Councillors have voted for Gillingham’s precept to rise by just under 4 percent for the financial year 2023-2024.
On Monday night members of the town council agreed a total budget for the town of just over one million pounds – £1,042,990.
The same meeting also voted for a precept – the amount the council needs from local householders to pay for the budget minus any other income it has – of £1,020,559.
The increase means that local residents living in a typical Band D property will have to pay an extra £8.13 a year for the Gillingham precept, a rise of 3.52 percent. The extra payment works out as just under 68 pence a month.
At the start of the meeting mayor Councillor Sharon Cullingford told colleagues: ‘The town council need to take into account the significant impact that the cost of living crisis has had on peoples’ lives.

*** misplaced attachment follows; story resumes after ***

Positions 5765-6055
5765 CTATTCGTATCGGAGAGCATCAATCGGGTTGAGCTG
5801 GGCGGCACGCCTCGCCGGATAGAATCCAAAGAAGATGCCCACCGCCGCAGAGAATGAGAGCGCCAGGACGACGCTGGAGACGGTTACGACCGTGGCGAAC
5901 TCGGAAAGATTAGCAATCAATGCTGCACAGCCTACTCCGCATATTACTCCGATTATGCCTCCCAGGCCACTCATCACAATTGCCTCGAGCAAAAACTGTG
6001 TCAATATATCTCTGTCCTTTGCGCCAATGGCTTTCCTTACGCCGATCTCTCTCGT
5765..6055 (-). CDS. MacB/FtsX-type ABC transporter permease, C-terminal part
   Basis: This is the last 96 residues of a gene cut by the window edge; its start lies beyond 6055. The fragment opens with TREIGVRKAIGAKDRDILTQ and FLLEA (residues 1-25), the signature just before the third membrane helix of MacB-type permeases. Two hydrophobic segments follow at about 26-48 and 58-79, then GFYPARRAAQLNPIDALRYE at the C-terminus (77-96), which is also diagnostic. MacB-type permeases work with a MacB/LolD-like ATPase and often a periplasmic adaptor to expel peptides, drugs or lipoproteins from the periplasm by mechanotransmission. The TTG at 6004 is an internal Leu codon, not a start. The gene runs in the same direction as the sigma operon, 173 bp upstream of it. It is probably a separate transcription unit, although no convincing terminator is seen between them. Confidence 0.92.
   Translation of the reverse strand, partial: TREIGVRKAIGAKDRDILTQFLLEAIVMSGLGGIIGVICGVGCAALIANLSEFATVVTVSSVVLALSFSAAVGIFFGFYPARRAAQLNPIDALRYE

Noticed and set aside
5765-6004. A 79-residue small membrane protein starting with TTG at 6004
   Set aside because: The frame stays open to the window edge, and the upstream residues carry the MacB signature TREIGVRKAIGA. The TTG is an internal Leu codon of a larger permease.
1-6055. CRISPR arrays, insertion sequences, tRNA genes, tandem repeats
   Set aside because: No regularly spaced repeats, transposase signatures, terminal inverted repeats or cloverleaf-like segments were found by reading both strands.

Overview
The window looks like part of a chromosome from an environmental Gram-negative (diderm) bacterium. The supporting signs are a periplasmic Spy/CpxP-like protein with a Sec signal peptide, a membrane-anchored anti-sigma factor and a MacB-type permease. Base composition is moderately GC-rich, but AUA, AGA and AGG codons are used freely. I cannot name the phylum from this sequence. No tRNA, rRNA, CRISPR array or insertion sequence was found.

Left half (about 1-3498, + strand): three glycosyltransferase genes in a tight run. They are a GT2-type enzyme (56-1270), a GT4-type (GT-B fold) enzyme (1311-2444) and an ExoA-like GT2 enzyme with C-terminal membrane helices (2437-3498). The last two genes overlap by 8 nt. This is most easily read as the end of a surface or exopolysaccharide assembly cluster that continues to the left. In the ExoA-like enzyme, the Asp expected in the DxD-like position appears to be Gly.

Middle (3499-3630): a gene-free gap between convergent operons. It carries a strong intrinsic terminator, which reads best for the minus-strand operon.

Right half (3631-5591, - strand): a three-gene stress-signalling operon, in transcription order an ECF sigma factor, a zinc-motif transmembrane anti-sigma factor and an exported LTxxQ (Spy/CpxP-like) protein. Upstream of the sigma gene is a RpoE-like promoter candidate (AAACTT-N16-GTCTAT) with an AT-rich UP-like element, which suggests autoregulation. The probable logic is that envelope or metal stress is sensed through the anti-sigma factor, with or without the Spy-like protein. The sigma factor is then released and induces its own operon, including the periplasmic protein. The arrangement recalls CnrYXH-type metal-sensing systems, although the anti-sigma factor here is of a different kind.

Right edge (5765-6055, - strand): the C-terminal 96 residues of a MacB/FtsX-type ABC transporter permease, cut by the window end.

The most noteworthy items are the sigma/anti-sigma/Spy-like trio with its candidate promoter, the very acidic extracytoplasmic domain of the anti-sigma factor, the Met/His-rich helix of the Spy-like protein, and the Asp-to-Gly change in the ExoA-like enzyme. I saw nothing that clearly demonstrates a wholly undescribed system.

‘We recognise that any increase in the budget needs to be closely scrutinized and this needs to be balanced against the costs of delivering services; most of which have increased.’
Councillors went through the proposed budget in detail, reducing the expenditure by more than £40,000 until they reached the final total.
‘I think we’ve done Gillingham proud tonight,’ Councillor Cullingford said after the vote.
Dorset Council, whose budget makes up by far the largest slice of residents’ council tax, has already signalled that it will put up the council tax and social care tax by a total of around 4%, representing around £6 a month for residents in Band D properties. A final decision on this will be made by Dorset Council next month.